How to Sanitize to Prevent COVID-19 – and Decontaminate After Exposure

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Every industry is struggling to keep up with the constant changes caused by the COVID-19 outbreak. These are unprecedented times with unique problems. One constant in this torrent of new challenges is that safety is priority one right now. Food manufacturers are a critical element of the food supply chain in the U.S. and have had to stay open during the outbreak. The ramifications of having to shut down even one plant have been seen, and the ensuing ripple effect has huge implications for all of the businesses involved.

With employee safety and stability of operations at the forefront of all of your daily procedures, these are the two key elements of effective COVID-19 prevention that food manufacturing companies need to adhere to:

Leveraging Enhanced Cleaning Procedures

All food manufacturing plants must follow the current good manufacturing practices and FSMA. The FDA has published a complete set of guidelines, and food manufacturers should update their internal Infection Control and Occupational Safety and Health plans to reflect enhanced cleaning protocols.

  • Ensure employees wash hands repeatedly using antimicrobial hand soaps and sanitizers.
  • Provide multiple breaks to allow employees to wash hands throughout their shift.
  • Install touchless 60% alcohol sanitizer dispensers in multiple locations.
  • Clean all food contact surfaces per FSMA.

Food facilities are required to use U.S. EPA-registered sanitizer products in their cleaning and sanitizing practices. FDA Food Code defines sanitizer as “a substance, or mixture of substances, that reduces the bacterial contamination of inert objects or articles, or equipment and utensils, and other cleaned food-contact surfaces by at least 5 log units, which is equal to a 99.999% reduction. Sanitizers for food-contact surfaces or sanitizing rinses are formulated in a way to be used without rinsing; the chemical residues on the food-contact surface are below the level that would represent a hazard for the consumer if these residues were to be transferred to food.”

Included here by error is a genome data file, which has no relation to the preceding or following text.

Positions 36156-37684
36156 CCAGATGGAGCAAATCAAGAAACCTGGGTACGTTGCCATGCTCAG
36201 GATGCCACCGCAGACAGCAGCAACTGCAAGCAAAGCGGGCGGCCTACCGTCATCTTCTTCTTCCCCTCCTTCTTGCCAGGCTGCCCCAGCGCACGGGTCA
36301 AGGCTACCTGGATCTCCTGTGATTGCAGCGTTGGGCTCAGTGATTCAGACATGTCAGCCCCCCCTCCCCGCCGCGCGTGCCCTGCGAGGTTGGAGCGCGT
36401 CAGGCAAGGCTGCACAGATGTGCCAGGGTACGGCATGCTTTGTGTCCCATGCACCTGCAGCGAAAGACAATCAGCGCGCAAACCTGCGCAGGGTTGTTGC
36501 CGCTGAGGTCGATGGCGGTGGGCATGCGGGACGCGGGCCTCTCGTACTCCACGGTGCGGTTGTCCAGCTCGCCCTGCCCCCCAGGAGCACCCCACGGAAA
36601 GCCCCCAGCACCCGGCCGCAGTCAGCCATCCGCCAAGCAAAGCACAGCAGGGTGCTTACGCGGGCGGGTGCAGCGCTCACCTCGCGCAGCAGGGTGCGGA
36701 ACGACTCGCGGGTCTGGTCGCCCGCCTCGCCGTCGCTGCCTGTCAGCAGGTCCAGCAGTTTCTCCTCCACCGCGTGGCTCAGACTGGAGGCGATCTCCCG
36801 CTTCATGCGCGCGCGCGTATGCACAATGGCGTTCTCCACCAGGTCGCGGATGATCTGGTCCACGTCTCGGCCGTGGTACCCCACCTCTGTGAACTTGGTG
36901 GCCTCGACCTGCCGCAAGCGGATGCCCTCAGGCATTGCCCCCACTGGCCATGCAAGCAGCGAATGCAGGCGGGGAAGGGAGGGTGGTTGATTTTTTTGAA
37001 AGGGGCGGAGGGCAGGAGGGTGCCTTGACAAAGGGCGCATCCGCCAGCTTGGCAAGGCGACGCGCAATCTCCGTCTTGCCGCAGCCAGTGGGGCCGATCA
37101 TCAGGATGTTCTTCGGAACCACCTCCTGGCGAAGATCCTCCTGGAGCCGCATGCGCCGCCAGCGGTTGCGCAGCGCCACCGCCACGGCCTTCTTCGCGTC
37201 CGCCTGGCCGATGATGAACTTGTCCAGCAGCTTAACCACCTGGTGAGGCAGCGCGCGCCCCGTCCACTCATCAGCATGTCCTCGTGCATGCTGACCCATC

• Use CDC-recommended, EPA- and FDA-approved disinfectant (which kills bacteria, fungi and viruses) for all other high-touch areas.
  • Clean touched surfaces in workspaces and breakrooms (e.g., microwave or refrigerator handles and vending machine touchpads) at least once per shift.
  • Wipe down tools or other equipment at least as often as workers change workstations.
  • Regularly clean interior and door handles of your shuttle or transportation service offered to employees.

Call in the Professionals for a Suspected or Confirmed COVID-19 Case

Even with your best efforts, chances are you will encounter confirmed or suspected cases. This is not the time to cut corners. You have one shot to kill the virus and restore a sanitary working environment. In these situations, you need to call a professional decontamination service experienced in sanitizing food supply chain facilities. These companies are licensed and experienced with disinfecting all surfaces that suspected cases have come into contact with, including food contact areas.

Using professional decontamination companies has definitive advantages over just tasking your traditional cleaning crew with the enhanced cleaning required. Ideally, you want to research the companies best suited for your operation, and have set, contracted rates ahead of time. That way you don’t have to waste time in the event of exposure.

Using licensed, professional decontamination companies, rather than janitorial companies for example, have the following benefits:

  • Experience with decontamination and disinfection.
  • Employees follow rigorous cleaning and sanitizing SOP, wearing full PPE.
  • Fast deployment, usually in less than 24 hours.
  • Available to complete the disinfection at night, between shifts, and are used to working around your schedule to minimize business interaction.
  • Extremely effective disinfection protocol allows employees to go back to work within an hour of the completion.
  • Use specialized equipment to reach all contact surfaces, all high-touch surfaces, and saturate the cleaning products over large surfaces faster.
  • Have a supply of N-list disinfectant specifically designed for food supply chain operations.
  • Hazardous waste is handled in safe and environmentally sound manner:
    • Not thrown in the trash
    • Always contained and stored in seal container
    • Transported per DOT regulations to be fully destroyed
    • Recycled as a source of energy instead of landfilled to help you maintain a lower environmental footprint while completely eliminating the virus, preventing any chance of further contamination.

The impacts of the COVID-19 outbreak aren’t going away. Until a vaccine or treatment plan is developed, companies will have to continue to operate under these new, tighter restrictions. Planning and training, which are already staples of the industry, are critical. Putting a plan together now is the only real way to prevent infection and handle any potential or suspected exposures in the future. Make sure that your plans involve the prevention methods listed above.

 

this article was originally featured on FoodEngineeringMag.com

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